About German Special Character

German uses all 26 letters of the Modern Roman Alphabet, and adds three modified letters: <ä>, <ö> and <ü>, in addition to the additional letter <ß> for the voiceless <s>, in cases where confusion could arise. As the letter <ß> is never used in initial position, there is no capital equivalent and it is then either replaced by <SZ> , or now more commonly by <SS>. The 2 dots over the a, o, and u are called an “Umlaut.” The ß is called an “Eszett” or sharp s, pronounced “essett”.

These are not just accents, but are indeed letters. German has the letter “a” and the letter “ä.” These letters are pronounced as differently as “e” and “u” are pronounced in English. They are not interchangeable.

When speaking these letters (i.e. on the phone, spelling out a word), one would say: “a umlaut” “o umlaut” “u umlaut” “Eszett”


ä = ae ö = oe ü = ue ß = ss

There are 2 ways to type these letters:


1. Left click your mouse on "Start"
2. Go to your Control Panel and left click to open
3. Double left click on Regional & Language Options
4. When the window opens you will see a smaller window in blue "English (United States)"
5. Left click on drop down arrow
6. Scroll down to German (Germany) and left click on German (Germany)
7. This will close the drop down list
8. Left click on apply at the bottom of the window, then left click on OK
9. Restart your computer
10. You are now ready to use the German keyboard by following the instructions below.

You should be aware that most of the letters on the German keyboard are the same. Several letters, however, are reversed or in a different location. Therefore I recommend changing to the German keyboard only when you need to type a letter with an umlaut. (Ex. ü, ä, or ö) ß The letter to the left is substituted for the English letters ss in many cases.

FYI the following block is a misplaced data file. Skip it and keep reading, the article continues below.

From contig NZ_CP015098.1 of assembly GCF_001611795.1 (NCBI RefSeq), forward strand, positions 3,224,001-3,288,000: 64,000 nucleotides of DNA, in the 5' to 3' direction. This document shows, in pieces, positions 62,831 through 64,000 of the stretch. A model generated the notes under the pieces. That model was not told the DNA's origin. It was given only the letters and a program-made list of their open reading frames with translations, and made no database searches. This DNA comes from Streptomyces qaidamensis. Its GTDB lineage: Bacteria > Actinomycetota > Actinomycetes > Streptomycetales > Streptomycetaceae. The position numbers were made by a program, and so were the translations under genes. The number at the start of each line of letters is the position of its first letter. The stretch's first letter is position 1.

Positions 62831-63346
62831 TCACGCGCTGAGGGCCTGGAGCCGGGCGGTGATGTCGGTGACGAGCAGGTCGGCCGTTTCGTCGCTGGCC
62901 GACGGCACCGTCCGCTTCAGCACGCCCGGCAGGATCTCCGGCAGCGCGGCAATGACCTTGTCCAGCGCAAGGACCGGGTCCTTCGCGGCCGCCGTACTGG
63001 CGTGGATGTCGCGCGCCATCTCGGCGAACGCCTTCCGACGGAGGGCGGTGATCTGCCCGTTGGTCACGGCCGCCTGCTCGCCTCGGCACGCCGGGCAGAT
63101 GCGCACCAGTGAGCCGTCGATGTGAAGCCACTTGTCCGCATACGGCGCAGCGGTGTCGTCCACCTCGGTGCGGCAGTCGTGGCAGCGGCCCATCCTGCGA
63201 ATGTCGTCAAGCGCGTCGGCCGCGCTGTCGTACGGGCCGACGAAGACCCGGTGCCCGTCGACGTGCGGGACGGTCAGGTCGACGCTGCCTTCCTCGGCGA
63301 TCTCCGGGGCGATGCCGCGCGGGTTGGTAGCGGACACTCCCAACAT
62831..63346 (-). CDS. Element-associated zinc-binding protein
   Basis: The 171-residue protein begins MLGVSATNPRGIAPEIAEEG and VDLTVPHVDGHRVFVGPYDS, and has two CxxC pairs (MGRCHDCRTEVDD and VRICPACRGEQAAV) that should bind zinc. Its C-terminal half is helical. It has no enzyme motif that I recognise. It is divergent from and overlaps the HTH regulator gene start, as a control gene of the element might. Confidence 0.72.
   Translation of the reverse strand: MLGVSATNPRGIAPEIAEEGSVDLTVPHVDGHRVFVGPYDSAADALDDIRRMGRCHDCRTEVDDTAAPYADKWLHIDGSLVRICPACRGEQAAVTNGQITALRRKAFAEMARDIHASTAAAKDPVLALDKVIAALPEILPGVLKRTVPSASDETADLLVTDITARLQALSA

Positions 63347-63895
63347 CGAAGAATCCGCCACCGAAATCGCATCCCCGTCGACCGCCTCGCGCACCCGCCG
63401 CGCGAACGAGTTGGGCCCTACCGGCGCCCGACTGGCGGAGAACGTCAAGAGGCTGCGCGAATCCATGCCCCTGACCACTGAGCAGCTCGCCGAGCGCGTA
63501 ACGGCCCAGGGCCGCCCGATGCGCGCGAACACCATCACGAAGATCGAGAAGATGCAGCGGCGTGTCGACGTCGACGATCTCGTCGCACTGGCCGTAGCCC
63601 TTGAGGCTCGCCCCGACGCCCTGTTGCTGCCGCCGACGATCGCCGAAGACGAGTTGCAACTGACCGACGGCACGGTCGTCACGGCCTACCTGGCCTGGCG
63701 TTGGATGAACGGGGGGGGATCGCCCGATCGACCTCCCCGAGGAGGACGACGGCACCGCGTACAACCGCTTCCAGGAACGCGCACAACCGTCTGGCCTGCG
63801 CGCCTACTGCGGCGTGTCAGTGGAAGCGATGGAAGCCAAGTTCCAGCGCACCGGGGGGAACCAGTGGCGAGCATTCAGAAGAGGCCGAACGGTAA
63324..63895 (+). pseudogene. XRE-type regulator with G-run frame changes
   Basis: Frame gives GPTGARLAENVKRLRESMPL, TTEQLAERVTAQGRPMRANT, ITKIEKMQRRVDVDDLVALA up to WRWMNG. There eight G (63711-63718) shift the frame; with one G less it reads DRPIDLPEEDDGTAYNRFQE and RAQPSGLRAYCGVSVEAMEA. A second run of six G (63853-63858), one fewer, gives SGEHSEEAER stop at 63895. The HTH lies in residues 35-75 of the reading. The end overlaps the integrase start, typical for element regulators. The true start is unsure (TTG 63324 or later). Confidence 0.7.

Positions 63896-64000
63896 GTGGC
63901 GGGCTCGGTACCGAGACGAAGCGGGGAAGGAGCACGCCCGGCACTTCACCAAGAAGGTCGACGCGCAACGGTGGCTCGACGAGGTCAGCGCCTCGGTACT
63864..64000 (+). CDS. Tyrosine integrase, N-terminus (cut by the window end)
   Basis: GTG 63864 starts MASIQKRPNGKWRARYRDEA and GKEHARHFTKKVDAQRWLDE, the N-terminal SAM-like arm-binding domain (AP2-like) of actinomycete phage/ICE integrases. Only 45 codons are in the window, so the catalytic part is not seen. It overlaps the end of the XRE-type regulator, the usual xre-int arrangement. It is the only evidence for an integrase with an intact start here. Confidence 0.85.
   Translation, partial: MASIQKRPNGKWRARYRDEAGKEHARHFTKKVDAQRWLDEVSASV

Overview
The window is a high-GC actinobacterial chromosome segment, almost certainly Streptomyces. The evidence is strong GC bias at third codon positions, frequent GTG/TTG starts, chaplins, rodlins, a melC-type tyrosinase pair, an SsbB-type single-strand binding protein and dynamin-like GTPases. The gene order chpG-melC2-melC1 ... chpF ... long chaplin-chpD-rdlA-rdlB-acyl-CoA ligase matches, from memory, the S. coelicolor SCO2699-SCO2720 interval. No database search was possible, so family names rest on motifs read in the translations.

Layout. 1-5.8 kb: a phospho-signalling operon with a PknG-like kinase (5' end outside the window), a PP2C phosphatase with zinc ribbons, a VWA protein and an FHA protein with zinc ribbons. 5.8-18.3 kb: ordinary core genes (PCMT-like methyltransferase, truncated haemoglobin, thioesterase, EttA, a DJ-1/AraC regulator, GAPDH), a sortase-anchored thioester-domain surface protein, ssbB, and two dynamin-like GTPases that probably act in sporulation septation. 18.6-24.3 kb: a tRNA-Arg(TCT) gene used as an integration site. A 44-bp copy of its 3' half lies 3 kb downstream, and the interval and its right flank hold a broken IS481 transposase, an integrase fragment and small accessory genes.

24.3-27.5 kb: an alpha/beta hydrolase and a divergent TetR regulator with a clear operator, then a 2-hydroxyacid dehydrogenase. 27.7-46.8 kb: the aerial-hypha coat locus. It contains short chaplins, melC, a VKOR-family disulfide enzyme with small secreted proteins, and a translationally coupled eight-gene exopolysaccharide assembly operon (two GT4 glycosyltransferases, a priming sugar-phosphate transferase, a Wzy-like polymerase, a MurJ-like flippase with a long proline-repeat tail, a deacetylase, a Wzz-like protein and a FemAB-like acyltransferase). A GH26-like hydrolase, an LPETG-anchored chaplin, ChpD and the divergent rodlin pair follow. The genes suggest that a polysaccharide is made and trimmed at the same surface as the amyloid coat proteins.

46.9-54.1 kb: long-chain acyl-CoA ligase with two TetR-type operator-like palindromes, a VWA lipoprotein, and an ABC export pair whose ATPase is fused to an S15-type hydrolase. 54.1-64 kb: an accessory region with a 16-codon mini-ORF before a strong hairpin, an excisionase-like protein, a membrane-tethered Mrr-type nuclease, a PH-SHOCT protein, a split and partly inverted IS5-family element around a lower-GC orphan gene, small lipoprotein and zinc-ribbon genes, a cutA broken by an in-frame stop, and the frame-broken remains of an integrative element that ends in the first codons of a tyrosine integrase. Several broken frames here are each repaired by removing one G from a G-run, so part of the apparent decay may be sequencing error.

If you are typing vom Riddle Hügel, when you get to the letter ü, simply press the Alt key + Shift and the Keyboard will switch to German. To type the letter ü, press [ then press the Alt key + Shift again to switch back to English.

ü = [
ä = ‘
ö = ;
ß = -
é = =, then press e
(We do not see é much on paperwork.)


On a PC using Windows, the "Alt+" option offers a quick way to type special characters. Following is a chart of "Alt+0123" combinations that you can use it to type an ß, an ä, or any other special symbol.

These codes work with most fonts. Some fonts may vary. For the PC codes, always use the numeric (extended) keypad on the right of your keyboard and not the row of numbers at the top. (On a laptop you may have to use "num lock" and the special number keys.)


PC Code
Alt +

Mac Code
option +

 ä  0228  u, then a
 ü  0252  u, then u
 ö  0246  u, then o
 ß (Eszett, sharp "s" )  0223  s
We do not see any of the following much on paperwork.
 Ä  0196  u, then A
 é (e, acute accent)  0233  e
Ö  0214  u, then O
 Ü  0220  u, then U
 « (left angle quote)  0171  shift + \   (backslash)
 » (right angle quote)  0187  + \   (backslash)
 „Xxx... (left lower quote)  0132  shift w
 “ (right quote 1)
(used by focus, Der Spiegel, etc.)
 0147  [   (left bracket)
 ” (right quote 2)
(same as English close quote)
 0148 shift  [  (left bracket)
 € (euro symbol*)  0128*
html = &euro;
 shift 2
 ° (Grad / degree sign)  0176*  shift 8
 § (paragraph, section-law)  0167  6
 £ (pound sterling)  0163  3

Codes marked with an asterisk * may not display correctly in all browsers or with all fonts.

Some German publishers use the "left angle" quote as the close quote, and the "right angle" quote as the open quote, while others use them as shown above: «Wer weiß warum?»

These charts and more can be found here.